Rhetorically, anyway. President Obama began his press conference today with the ringing endorsement of the Iranian protesters that he should have delivered a week ago. It was good. To give him full credit, I’ll quote the whole thing:
First, I’d like to say a few words about the situation in Iran. The United States and the international community have been appalled and outraged by the threats, the beatings and imprisonments of the last few days.
I strongly condemn these unjust actions, and I join with the American people in mourning each and every innocent life that is lost.
I’ve made it clear that the United States respects the sovereignty of the Islamic Republic of Iran and is not interfering with Iran’s affairs.
But we must also bear witness to the courage and the dignity of the Iranian people and to a remarkable opening within Iranian society. And we deplore the violence against innocent civilians anywhere that it takes place.
The Iranian people are trying to have a debate about their future. Some in Iran — some in the Iranian government, in particular, are trying to avoid that debate by accusing the United States and others in the West of instigating protests over the elections.
These accusations are patently false. They’re an obvious attempt to distract people from what is truly taking place within Iran’s borders.
This tired strategy of using old tensions to scapegoat other countries won’t work anymore in Iran. This is not about the United States or the West; this is about the people of Iran and the future that they — and only they — will choose.
The Iranian people can speak for themselves. That’s precisely what’s happened in the last few days. In 2009, no iron fist is strong enough to shut off the world from bearing witness to peaceful protests of justice. Despite the Iranian government’s efforts to expel journalists and isolate itself, powerful images and poignant words have made their way to us through cell phones and computers. And so we’ve watched what the Iranian people are doing.
This is what we’ve witnessed. We’ve seen the timeless dignity of tens of thousands of Iranians marching in silence. We’ve seen people of all ages risk everything to insist that their votes are counted and that their voices are heard.
Above all, we’ve seen courageous women stand up to the brutality and threats, and we’ve experienced the searing image of a woman bleeding to death on the streets. While this loss is raw and extraordinarily painful, we also know this: those who stand up for justice are always on the right side of history.
As I said in Cairo, suppressing ideas never succeeds in making them go away. The Iranian people have a universal right to assembly and free speech.
If the Iranian government seeks the respect of the international community, it must respect those rights and heed the will of its own people. It must govern through consent and not coercion.
That’s what Iran’s own people are calling for, and the Iranian people will ultimately judge the actions of their own government.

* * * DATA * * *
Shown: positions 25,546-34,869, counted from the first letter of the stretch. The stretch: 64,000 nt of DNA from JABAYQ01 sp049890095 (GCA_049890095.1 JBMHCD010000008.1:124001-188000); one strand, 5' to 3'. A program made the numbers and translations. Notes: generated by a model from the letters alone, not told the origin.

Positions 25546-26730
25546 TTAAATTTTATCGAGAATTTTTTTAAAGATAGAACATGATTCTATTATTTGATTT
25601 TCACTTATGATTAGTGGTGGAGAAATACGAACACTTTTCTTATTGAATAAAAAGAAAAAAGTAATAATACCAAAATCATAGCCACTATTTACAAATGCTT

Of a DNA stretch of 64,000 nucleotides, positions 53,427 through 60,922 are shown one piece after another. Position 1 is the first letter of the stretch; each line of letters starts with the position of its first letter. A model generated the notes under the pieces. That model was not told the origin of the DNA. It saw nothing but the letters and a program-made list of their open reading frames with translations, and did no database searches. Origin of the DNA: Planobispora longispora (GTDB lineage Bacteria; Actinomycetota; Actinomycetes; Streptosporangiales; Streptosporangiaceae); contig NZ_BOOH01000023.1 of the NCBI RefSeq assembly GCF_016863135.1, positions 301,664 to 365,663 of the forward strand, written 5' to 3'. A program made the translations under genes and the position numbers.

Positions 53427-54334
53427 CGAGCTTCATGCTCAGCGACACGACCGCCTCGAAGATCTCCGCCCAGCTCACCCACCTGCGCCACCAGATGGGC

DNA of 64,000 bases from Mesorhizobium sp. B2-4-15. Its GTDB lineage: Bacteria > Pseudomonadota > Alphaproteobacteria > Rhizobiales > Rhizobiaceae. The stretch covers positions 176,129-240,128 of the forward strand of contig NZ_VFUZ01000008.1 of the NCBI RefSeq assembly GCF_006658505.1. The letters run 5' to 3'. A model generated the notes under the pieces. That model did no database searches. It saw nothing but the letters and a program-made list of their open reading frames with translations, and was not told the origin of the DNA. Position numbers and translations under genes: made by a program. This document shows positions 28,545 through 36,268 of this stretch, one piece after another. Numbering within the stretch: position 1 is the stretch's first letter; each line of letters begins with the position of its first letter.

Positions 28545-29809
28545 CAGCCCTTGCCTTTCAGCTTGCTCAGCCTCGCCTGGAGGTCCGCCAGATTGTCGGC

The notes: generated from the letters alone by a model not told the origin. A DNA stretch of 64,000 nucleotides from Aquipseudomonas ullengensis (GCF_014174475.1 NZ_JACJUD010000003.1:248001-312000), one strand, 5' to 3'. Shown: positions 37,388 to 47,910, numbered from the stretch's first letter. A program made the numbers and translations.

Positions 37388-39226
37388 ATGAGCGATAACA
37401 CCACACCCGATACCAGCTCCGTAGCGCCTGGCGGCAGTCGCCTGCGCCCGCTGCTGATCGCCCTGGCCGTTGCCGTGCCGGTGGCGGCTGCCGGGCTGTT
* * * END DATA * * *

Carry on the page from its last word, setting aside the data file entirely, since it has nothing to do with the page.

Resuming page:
Characteristically, however, Obama wouldn’t admit that today’s position represented an almost complete reversal of his original reaction to protests in Tehran. Asked by Major Garrett of Fox News, “What took you so long?” Obama claimed that “we’ve been entirely consistent, Major, in terms of how we’ve approached this.” Sure. No doubt some of the more slavish Obamaphiles will actually believe it. The others–those who have been vigorously defending Obama’s “smart” refusal to take sides for the last week–presumably will feel a little foolish.
Still, notwithstanding his ringing oration, Obama couldn’t bring himself to disinvite Iranian diplomats from the annual Fourth of July hot dog events at American embassies that Paul and Scott wrote about earlier today. Major Garrett again:
Are Iranian diplomats still welcome at the embassy on Fourth of July, sir?
Obama’s answer was so incoherent that Garrett followed up:
QUESTION: But the offer still stands?
OBAMA: That’s a choice the Iranians are going to have to make.
Meaning, evidently, that the offer still stands. Which would seem to represent another Obamanian disconnect between words and actions.
UPDATE: The White House has posted a video of Obama’s comments on Iran with a Farsi translation. Good! That’s the kind of thing they should have been doing all along (although, of course, it would not have been helpful to translate Obama’s earlier statements for the benefit of Iranians). Let’s hope they didn’t translate the Q and A about the hot dog roast.
What is preventing Obama from supporting not just the protesters’ right to assemble and speak, but also their broader aspirations — the ones that cause them to assemble and about which they are speaking; the ones that can only be fulfilled through regime change?
The Iranian people are, indeed, trying to have a debate about the regime. The United States should do more than “bear witness” to the measures the regime is taking to curtail the debate. The United States should side with the protesters against the evil, terrorist-supporting, American-hating tyranny that is the Iranian regime.